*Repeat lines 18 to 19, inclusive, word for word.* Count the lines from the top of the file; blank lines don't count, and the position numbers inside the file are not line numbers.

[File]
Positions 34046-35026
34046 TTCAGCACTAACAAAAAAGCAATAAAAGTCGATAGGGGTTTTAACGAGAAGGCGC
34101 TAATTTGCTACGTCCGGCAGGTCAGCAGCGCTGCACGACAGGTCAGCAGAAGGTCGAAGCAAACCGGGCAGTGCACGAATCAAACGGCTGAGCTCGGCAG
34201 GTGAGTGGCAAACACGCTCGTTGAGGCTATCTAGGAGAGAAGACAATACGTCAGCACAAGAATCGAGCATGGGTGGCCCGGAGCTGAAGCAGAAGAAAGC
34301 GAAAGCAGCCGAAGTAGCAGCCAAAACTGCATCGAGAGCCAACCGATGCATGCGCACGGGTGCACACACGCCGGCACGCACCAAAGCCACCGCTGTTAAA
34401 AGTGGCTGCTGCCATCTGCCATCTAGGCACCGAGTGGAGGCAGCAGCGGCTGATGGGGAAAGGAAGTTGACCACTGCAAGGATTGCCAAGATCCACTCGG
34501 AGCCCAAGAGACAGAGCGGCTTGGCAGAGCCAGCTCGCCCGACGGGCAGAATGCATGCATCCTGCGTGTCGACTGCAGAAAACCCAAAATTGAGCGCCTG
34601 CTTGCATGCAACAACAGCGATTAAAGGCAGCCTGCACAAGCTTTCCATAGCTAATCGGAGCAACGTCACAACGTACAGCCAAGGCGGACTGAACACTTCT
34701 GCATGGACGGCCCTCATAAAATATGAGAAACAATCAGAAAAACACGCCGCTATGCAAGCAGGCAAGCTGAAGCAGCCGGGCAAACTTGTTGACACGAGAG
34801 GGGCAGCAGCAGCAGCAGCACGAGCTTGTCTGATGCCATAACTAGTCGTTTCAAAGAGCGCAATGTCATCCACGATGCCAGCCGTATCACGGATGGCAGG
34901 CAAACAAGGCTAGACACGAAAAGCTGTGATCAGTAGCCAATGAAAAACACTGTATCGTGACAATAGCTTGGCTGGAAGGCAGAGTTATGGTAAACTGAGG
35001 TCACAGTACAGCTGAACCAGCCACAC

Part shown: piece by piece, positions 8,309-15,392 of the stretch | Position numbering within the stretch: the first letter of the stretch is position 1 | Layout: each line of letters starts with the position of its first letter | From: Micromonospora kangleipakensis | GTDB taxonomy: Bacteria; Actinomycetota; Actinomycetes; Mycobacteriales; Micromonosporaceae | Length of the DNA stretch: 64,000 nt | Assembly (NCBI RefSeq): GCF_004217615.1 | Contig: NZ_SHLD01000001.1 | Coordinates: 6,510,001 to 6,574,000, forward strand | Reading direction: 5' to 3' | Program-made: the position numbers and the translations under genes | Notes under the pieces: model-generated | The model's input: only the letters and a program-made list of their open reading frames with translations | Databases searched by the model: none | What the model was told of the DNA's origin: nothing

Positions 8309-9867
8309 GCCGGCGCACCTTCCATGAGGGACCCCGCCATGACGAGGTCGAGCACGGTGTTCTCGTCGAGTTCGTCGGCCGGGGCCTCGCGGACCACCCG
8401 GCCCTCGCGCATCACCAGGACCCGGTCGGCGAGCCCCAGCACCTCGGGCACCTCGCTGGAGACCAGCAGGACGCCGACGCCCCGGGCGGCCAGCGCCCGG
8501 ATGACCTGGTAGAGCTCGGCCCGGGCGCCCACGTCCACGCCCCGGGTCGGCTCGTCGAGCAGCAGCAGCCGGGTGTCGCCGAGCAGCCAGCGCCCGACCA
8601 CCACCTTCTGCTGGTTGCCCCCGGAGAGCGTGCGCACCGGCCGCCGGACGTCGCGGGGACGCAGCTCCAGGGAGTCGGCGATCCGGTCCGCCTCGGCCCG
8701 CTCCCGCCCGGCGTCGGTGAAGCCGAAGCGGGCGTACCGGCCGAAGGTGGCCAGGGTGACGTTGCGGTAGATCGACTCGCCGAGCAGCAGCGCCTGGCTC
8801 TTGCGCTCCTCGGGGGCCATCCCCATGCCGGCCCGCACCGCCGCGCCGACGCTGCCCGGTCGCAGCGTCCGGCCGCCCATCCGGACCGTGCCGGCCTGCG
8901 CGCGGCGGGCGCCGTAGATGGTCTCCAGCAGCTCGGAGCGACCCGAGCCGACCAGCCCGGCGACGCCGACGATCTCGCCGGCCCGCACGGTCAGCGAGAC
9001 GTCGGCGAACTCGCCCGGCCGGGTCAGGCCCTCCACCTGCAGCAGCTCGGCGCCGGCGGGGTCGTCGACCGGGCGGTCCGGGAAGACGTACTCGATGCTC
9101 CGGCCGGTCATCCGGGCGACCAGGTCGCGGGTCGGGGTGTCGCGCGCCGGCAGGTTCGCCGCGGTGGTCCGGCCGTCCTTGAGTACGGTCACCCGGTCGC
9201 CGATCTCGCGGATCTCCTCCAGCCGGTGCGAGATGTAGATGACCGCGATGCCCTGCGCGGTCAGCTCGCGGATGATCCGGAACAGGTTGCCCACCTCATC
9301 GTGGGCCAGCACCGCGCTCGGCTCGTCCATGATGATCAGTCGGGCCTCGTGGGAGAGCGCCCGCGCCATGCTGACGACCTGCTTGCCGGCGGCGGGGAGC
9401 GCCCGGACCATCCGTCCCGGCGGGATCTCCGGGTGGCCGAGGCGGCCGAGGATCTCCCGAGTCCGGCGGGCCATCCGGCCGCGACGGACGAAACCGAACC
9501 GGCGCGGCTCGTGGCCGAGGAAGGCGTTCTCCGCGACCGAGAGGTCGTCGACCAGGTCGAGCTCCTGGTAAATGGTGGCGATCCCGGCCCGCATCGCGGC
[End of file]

8601 CCACCTTCTGCTGGTTGCCCCCGGAGAGCGTGCGCACCGGCCGCCGGACGTCGCGGGGACGCAGCTCCAGGGAGTCGGCGATCCGGTCCGCCTCGGCCCG
8701 CTCCCGCCCGGCGTCGGTGAAGCCGAAGCGGGCGTACCGGCCGAAGGTGGCCAGGGTGACGTTGCGGTAGATCGACTCGCCGAGCAGCAGCGCCTGGCTC